In the 1939 classic Mr. Smith Goes to Washington, the fictional Senator Jefferson Smith filibusters on the floor of the Senate for 25 hours in order to delay a bill and block a graft scheme. Smith ended his filibuster by collapsing in a faint.
Though actual filibusters tend to be far less dramatic, they are still regularly utilized by senators to extend debate, block legislation, delay a vote, or achieve legislative consensus. But has the filibuster always been used this way? In this video co-sponsored by the Article I Initiative, Senator Mike Lee (Utah) explores the evolution of the filibuster and its use in the Senate.
As always, the Federalist Society takes no particular legal or public policy positions. All opinions expressed are those of the speaker.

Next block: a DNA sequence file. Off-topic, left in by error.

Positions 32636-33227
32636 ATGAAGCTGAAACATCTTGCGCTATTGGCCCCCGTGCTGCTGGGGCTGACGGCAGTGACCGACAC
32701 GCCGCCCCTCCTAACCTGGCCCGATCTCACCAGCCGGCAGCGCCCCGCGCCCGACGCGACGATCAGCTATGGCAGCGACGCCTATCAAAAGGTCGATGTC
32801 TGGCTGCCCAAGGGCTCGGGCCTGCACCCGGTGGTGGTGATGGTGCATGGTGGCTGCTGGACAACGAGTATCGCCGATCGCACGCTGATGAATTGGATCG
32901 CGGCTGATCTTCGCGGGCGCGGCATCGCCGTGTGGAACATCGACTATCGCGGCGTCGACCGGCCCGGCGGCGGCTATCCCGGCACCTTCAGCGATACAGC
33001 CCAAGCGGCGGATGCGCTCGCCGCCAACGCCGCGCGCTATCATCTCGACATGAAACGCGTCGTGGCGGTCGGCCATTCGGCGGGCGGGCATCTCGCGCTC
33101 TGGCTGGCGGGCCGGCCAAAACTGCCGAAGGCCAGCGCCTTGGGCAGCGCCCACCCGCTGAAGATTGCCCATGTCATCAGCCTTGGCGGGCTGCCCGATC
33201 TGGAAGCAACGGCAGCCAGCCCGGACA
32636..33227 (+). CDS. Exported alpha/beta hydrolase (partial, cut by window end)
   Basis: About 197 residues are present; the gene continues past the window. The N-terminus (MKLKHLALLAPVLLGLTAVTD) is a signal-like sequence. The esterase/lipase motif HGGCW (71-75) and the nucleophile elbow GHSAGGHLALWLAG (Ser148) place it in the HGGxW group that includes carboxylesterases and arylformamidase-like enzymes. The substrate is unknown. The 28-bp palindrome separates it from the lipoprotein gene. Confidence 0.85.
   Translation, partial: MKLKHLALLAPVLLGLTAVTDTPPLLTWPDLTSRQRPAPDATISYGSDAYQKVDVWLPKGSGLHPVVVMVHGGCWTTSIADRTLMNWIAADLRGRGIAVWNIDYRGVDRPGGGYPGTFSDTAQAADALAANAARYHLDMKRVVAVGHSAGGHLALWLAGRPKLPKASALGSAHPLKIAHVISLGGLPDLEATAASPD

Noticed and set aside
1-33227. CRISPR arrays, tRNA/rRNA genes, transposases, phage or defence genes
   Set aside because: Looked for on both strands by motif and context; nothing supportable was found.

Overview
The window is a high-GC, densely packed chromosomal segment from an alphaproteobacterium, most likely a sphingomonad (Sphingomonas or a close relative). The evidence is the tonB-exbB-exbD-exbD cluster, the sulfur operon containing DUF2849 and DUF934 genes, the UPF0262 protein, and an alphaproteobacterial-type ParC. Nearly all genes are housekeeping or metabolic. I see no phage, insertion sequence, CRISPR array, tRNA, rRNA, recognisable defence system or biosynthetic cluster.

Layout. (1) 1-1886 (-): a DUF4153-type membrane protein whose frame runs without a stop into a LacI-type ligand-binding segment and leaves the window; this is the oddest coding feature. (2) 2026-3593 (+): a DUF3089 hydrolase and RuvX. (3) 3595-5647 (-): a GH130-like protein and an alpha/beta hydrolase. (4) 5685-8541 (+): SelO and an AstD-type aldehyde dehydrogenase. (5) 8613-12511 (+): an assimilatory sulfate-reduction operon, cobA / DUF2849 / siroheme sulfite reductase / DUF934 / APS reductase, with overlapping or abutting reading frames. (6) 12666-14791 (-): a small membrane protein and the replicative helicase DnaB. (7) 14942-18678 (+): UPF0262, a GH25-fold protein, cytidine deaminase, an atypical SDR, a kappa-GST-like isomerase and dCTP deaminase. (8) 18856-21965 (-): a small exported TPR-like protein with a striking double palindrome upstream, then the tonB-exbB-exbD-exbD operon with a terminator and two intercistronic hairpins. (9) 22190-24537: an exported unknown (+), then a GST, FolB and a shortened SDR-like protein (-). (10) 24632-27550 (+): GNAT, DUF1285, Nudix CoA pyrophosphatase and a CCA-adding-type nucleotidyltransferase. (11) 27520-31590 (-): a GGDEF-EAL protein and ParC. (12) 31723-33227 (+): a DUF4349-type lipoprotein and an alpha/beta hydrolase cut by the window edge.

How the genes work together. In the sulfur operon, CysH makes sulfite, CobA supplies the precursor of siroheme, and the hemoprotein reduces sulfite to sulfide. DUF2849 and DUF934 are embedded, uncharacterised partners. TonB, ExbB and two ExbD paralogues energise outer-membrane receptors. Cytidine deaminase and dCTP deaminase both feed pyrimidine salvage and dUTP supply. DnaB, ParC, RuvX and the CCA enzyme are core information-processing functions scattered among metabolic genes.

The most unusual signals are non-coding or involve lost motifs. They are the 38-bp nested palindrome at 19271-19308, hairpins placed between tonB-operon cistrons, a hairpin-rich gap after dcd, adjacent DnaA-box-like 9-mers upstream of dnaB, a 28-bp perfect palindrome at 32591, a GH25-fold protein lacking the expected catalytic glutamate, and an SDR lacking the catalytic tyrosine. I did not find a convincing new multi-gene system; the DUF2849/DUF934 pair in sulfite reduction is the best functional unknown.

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Related Links & Differing Views:
Congressional Research Service: “Filibusters and Cloture in the Senate”
The New York Times: “The Senate Filibuster, Explained”
The Atlantic: “The Silenced Majority”
Claremont Institute: “Against Senate Resolution 355”
The Federalist Society Podcast: “Changing the Rules: The Senate Filibuster”